The Gofor company now provides a number of personal services based on drones, that range from taking selfies to personal security. You can check the nearest Gofor drone on a map on a mobile phone app, get an ETA estimate and “rent” the drone for a particular service.
A screenshot of the Gofor drone calling app
How this service will deal with current regulations in different areas such as flight permission and privacy issues, remains to be seen. All looks very easy in the promotional videos.
I’d like to report on my latest build in the quest for the perfect mini personal drone. Like the mini H quad and the mini quad for FPV builds, this is again a small quadcopter, that should be possibly slightly smaller than the last one.
I started from an EcksFibre 230mm frame as a template. The main goal is to modify the design so as to include extension plates for a mobius camera and an immersion RC 600mW video transmitter, for First Person View flight.
The EcksFibre 230mm frame
The plan: adding extensions for a Mobius camera and an Immersion video transmitter
Xandro Media brought to my attention his nice video of the city of Giethoorn, The Netherlands, asking if it was good enough to be published here.
Of course it is and thank you Xandro Media for sharing this with us!
It’s nice to see the stability and quality of video that you can get with a “standard” equipment such a DJI Phantom & Zenmuse H3-2D with GoPro 3+ Black edition. And as you will see, the pilot did a great job, here you go:
If you followed up to here in this multi part article on the Quadlugs multirotor building system, you know that we are now at a stage in which we have a basically fully assembled 480 mm quadcopter, with motors, escs, and FPV equipment in place. In the image below the placement of the electronics on the lower board is shown. We will have to drill the 4 positions marked by red spots in the figure in order to secure the upper deck in place.
Electronics on lower deck. Points to drill to secure the upper deck are marked with red spots
We now need to finish the build by mounting the upper deck with control board and radio receiver. mounting the upper deck is straightforward. First, drill the upper plate lugs in the positions marked in the figure above. You should do this with extreme care as the ESC wires, in the suggested configuration, run into the lug hole. You could also remove the wires while you do this, or drill before inserting the wires. Then with a pencil, carefully mark the position that correspond the the drilled holes to the wood board. Mind that the board, like the lower board, is larger than required. I did cut down mine to 8.5 x 13.5 cm in order to fit this design. Continue reading →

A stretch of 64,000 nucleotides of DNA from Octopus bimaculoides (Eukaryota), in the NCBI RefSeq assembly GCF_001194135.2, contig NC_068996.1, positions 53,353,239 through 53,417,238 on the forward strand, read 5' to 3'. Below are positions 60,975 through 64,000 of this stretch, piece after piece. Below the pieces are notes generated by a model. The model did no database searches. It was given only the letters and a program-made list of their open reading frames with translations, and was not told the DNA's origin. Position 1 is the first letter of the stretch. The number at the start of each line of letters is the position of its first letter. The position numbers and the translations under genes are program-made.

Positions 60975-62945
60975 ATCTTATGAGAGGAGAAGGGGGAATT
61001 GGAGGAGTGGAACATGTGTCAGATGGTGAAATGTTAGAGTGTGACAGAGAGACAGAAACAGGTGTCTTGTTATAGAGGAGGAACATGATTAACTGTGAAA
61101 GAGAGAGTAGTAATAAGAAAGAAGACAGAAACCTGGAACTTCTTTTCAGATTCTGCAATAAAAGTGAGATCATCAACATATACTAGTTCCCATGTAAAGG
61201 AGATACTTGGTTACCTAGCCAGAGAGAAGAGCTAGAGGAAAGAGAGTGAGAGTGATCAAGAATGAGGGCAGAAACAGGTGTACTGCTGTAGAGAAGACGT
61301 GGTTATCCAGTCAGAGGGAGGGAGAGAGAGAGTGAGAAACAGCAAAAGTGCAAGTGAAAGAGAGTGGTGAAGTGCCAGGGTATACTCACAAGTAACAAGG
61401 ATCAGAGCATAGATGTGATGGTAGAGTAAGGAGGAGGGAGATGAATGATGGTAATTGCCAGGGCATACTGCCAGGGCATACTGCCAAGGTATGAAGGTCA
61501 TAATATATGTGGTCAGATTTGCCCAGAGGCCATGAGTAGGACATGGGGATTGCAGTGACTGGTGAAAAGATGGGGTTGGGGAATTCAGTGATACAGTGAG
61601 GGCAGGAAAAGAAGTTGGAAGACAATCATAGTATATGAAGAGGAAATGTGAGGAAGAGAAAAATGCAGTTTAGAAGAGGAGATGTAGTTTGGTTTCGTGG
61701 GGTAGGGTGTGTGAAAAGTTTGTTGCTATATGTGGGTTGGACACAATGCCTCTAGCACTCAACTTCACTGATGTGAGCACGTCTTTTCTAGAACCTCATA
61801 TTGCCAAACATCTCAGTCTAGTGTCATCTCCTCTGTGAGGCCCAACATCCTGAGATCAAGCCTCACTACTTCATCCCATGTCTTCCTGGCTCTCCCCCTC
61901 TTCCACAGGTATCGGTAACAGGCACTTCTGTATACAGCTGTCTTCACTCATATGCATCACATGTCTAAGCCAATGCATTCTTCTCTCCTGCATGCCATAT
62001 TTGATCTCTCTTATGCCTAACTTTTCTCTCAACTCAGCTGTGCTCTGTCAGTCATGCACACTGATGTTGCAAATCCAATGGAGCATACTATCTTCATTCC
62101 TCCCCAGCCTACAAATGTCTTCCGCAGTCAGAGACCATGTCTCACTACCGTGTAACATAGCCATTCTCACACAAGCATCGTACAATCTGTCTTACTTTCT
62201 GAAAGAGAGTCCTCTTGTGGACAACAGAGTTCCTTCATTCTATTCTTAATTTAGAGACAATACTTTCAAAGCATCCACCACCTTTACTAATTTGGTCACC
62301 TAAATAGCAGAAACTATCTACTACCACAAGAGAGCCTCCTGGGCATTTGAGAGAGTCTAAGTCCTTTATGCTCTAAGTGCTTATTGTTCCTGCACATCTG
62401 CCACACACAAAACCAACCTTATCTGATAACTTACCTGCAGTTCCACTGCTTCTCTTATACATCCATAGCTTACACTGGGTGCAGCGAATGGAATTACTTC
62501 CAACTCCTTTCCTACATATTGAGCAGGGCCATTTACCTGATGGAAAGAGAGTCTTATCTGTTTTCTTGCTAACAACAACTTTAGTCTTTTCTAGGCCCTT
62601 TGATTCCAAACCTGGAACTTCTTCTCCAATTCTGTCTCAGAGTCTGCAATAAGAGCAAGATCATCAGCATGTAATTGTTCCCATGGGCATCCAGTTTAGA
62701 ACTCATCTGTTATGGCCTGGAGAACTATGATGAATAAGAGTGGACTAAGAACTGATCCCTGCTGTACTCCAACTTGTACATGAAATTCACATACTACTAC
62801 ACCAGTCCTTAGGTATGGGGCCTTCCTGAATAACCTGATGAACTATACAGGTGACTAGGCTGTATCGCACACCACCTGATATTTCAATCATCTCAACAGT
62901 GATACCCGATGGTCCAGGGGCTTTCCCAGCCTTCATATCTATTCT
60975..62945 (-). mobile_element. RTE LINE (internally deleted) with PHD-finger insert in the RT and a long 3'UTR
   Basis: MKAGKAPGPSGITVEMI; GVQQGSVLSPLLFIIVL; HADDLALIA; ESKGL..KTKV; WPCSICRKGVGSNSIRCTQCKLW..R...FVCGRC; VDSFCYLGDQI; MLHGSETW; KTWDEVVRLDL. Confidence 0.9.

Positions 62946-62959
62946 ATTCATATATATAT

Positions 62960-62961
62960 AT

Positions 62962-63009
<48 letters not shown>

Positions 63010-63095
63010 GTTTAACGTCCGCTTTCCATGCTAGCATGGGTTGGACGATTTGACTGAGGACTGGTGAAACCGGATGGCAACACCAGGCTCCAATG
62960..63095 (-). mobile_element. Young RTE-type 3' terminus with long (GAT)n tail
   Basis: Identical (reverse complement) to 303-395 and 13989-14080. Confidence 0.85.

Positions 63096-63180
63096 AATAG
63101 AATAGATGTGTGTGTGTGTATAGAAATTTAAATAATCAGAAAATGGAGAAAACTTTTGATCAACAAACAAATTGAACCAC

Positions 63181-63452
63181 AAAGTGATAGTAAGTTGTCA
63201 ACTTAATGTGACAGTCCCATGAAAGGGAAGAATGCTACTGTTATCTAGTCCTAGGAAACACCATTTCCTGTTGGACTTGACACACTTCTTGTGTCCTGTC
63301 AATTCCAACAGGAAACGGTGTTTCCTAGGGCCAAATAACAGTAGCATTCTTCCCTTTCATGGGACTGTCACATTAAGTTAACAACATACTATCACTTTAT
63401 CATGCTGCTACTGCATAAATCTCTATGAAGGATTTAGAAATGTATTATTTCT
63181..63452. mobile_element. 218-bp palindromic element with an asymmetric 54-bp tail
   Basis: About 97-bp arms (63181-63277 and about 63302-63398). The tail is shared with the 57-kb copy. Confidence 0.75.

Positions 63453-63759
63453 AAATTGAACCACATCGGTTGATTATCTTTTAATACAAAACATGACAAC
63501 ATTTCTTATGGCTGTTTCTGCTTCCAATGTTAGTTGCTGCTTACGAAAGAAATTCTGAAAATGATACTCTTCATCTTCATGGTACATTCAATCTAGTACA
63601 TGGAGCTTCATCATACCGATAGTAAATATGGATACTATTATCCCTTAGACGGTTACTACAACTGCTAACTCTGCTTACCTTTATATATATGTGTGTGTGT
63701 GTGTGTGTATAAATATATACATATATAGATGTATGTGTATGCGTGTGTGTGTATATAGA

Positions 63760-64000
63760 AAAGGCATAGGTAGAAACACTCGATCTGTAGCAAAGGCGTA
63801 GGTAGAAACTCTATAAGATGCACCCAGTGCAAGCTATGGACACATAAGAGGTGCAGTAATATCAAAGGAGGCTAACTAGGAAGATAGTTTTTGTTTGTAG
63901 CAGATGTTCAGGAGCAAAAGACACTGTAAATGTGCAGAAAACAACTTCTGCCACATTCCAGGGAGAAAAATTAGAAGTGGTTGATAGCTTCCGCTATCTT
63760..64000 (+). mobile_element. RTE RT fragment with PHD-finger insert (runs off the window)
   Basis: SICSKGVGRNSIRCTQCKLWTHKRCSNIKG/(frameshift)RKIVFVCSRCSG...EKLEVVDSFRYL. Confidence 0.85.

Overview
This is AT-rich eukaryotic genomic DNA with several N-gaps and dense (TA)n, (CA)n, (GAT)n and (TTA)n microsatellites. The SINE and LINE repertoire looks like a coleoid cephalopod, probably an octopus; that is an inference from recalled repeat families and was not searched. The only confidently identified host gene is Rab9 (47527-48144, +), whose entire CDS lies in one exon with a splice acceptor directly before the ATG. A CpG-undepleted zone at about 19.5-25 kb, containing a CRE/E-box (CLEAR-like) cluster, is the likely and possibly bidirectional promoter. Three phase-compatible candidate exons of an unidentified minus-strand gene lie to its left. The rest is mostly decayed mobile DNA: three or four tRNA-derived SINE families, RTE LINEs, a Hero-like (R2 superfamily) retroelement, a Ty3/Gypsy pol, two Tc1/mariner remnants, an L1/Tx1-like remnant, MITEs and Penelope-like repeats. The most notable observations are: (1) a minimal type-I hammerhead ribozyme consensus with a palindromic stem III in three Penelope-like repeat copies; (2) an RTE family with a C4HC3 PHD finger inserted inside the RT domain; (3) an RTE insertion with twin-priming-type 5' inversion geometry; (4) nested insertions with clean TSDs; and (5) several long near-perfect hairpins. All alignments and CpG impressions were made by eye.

In part 1 and part 2 of this “build and review” article I made a general overview of the Quadlugs modular system and showed how to fully assemble a 480 mm frame. The whole process takes a few hours, especially the first time, when you have to figure out a number of things. I am sure that on my second build (there will definitely be one) things will go much faster. Also, since the things I had to figure out are all included in this review, if you follow instruction closely, and also check out the Quadlugs build videos, then the build of the frame should be really straightforward. Speed will also depends somehow on your personal DIY skill, although I promise that putting the frame together is something that anyone can do.
The frame is now ready, see part 2. Only the top plate remains to be secured in place, however this will be done after all the electronic equipment is mounted.
Let’s start by fixing the motors to the motor mounts. In this case, the motors came without the needed 3.5 mm gold connectors (link) pre soldered to the wires, so I had to solder the connectors myself:
Suppo motors 1100 KV, soldering of 3.5 mm gold bullet connectors in progress, 3 out of 4 motors done.
In part 1 of this build and review article I have been looking at the general features of the Quadlugs multirotor modular system and some preparation steps required before the actual frame assembly, namely the drilling of holes in some of the lugs.
2. Quadlugs quadcopter frame assembly
Before we actually assemble the frame, we have adapt the bottom plate, which is slightly larger than possibly needed.
The original size of the provided bottom plate is 17,9 x 10,1 cm (and 3 mm thick):
Measuring the bottom plate height
Measuring the bottom plate width
The plate could actually fit in the frame as it is, so why do we have to trim it down? Continue reading →
I have received a nice USPS box from Danny, funder of the Quadlugs multirotor modular system and started a build with the main purpose of testing this original piece of technological equipment for strengths and weaknesses, report to our blog readers and providing a build blueprint for others that might want to built their own Quadlugs based multi rotor.
A packet from Quadlugs!
A mounted Quadlugs frame
The result of quite some work on the packet contents: a Quadlugs 480 build for FPV, straight from the Personal Drones Blog! Stay with us and build yours by following our simple instructions
The Senate of the state of Hawaii issued a bill for an act that would severely restricts the possibility to use drone for taking aerial pictures or video.
The main concern seems to be related to the protection of Hawaii citizens privacy. The title of the document is “Unmanned Aircrafts; Right to Privacy“. Using drones for video application would be restricted to just a few selected cases.
“Use of unmanned aircrafts prohibited. Except as provided under this part, it shall be unlawful for any law enforcement agency, state or local public agency, person, or entity to use an unmanned aircraft to gather information, including but not limited to images, photographs, or recordings.” Continue reading →